As the owner of a product-based business, one of the biggest customer retention mistakes you can make is adopting the mentality that every customer needs to be profitable, especially in the short term.
From time to time, customers will feel disappointed or upset with your product. It may not be an ideal fit for their needs, or they may have had unrealistic expectations before purchasing. Focus entirely on the short term and it’s tempting to view these customers as expendable.
Sometimes, retaining a customer means sacrificing profitability this month and paying closer attention to their potential lifetime value. If you sell a physical product, this could mean overdelivering on customer service by sending a free replacement, complete with a bonus to say “sorry.”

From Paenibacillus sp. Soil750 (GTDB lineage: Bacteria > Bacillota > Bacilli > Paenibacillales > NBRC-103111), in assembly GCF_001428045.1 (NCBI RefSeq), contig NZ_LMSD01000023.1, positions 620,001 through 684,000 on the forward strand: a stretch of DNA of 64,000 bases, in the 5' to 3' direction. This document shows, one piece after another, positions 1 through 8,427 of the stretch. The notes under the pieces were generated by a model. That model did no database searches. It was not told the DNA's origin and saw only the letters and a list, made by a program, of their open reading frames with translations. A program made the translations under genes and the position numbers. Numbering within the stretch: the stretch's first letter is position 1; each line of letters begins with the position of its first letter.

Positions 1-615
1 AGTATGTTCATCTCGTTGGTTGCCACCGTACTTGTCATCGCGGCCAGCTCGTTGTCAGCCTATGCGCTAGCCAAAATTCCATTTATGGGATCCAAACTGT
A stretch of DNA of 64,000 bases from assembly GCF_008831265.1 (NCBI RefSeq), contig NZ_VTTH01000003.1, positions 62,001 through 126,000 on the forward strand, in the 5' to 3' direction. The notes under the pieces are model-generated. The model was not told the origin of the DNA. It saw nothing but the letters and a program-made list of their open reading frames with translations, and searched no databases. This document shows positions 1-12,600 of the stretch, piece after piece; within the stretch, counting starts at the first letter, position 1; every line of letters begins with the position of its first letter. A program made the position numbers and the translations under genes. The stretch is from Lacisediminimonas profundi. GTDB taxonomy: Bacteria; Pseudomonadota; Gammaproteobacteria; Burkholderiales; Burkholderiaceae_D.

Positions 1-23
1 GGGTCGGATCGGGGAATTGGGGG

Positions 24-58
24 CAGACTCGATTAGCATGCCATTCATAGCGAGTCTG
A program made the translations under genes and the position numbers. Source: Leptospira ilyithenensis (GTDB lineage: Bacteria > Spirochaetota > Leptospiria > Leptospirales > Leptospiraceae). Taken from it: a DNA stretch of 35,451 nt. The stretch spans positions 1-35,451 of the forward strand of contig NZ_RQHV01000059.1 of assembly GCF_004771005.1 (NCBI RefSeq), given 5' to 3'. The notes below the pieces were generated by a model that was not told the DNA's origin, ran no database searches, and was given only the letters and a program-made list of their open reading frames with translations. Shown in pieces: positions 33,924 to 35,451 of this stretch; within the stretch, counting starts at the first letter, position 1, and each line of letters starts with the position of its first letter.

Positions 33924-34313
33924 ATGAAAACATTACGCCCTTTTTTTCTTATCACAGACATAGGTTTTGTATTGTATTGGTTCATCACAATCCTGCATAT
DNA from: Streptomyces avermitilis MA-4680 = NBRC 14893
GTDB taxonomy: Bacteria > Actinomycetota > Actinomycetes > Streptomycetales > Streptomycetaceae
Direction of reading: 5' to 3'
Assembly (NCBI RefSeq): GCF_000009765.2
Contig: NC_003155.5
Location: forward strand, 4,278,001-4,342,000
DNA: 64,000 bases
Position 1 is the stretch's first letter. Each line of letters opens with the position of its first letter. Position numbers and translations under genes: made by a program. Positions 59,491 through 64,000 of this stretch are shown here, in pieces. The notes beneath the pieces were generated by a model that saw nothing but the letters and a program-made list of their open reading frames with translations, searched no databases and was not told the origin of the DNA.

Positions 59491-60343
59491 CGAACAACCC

If you offer a non-tangible product, it could mean waiving customer’s bill for the month. Think long term when responding to an unhappy customer and you’ll turn detractors into promoters — think short term and you’ll develop the reputation of a brand that puts its profits first.
Doing things manually when automation is possible
Offering personal service to every customer is a great way to gain a reputation of a brand that cares, but it can become extremely costly. Instead of doing everything manually, split tasks into two categories:
- Tasks that are directly related to customer interaction, such as phone or chat support
- Tasks that are indirectly related to customer interaction, such as surveying customers and sending notification emails